Seventh Circuit Finds Article III Standing Following Data Breach, but Significant Hurdles Remain for Plaintiffs Seeking Recovery

Seventh Circuit Finds Article III Standing Following Data Breach, but Significant Hurdles Remain for Plaintiffs Seeking Recovery

In a move counter to the trending precedent in data breach litigation, the U. S. Court of Appeals for the Seventh Circuit ruled on July 20 that data breach plaintiffs whose personal information was potentially exposed in a confirmed hacking breach of a major retailer’s network alleged enough risk of harm to meet the standing requirements of Article III of the U.S. Constitution.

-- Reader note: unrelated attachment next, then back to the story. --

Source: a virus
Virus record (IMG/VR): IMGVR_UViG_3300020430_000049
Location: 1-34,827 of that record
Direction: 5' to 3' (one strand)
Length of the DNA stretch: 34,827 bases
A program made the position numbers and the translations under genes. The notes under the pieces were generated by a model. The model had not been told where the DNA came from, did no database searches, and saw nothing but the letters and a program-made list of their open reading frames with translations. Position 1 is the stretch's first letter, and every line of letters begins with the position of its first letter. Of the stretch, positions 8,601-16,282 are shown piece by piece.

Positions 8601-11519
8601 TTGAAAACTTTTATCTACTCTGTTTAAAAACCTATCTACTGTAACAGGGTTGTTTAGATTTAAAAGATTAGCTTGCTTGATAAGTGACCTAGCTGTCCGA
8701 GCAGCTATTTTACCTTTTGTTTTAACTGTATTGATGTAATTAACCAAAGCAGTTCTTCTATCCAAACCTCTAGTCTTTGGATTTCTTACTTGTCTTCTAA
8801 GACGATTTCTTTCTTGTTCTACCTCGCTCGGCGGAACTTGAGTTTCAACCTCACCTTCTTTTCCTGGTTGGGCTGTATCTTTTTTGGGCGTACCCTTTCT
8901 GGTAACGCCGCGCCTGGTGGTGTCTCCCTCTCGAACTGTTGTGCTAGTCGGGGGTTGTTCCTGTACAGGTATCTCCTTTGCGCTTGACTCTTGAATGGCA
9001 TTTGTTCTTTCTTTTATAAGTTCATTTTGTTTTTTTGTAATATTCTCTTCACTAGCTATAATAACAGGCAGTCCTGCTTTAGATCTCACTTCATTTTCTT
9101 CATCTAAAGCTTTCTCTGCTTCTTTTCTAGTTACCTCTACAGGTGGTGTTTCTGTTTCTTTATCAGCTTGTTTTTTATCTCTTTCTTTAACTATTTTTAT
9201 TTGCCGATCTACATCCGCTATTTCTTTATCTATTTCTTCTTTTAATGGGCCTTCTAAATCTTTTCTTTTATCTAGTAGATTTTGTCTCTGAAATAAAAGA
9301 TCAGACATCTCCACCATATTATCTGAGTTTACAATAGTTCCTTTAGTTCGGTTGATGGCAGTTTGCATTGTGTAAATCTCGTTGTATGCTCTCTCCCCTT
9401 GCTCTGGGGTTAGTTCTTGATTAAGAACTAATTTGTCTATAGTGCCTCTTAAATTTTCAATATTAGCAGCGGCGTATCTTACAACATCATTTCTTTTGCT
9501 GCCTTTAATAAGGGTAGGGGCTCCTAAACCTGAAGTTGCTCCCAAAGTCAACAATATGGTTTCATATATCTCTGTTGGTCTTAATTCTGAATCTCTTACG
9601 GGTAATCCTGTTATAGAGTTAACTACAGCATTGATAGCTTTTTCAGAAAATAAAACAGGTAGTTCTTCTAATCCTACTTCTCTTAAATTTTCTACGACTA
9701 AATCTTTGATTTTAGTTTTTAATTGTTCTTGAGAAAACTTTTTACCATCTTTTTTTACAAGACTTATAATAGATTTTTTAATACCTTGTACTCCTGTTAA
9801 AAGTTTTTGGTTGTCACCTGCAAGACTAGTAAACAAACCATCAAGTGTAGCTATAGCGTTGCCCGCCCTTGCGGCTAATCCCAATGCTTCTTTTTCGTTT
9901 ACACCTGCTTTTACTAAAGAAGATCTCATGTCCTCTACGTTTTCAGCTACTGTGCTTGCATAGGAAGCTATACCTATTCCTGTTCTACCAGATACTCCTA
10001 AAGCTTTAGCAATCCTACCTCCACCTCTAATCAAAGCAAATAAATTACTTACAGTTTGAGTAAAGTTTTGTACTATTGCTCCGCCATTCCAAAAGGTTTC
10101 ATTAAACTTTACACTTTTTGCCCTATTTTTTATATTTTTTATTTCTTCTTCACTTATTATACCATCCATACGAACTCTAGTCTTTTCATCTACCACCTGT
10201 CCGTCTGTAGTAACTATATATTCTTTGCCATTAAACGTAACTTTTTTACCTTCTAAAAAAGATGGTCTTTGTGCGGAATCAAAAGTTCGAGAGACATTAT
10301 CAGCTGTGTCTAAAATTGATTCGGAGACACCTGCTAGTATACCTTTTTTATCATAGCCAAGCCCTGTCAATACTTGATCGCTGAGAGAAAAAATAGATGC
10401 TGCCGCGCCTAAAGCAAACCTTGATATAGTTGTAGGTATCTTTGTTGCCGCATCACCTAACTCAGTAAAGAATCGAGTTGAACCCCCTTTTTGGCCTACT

The Seventh Circuit Sides with Plaintiffs in Data Breach Litigation

The Seventh Circuit Sides with Plaintiffs in Data Breach Litigation

On July 20, 2015, in Remijas v. Neiman Marcus Group, LLC, No. 14-3122 (7th Cir. 2015), the Seventh Circuit held that the United States District Court for the Northern District of Illinois wrongfully dismissed a class action suit brought against Neiman Marcus after hackers stole their customers’ data and debit card information.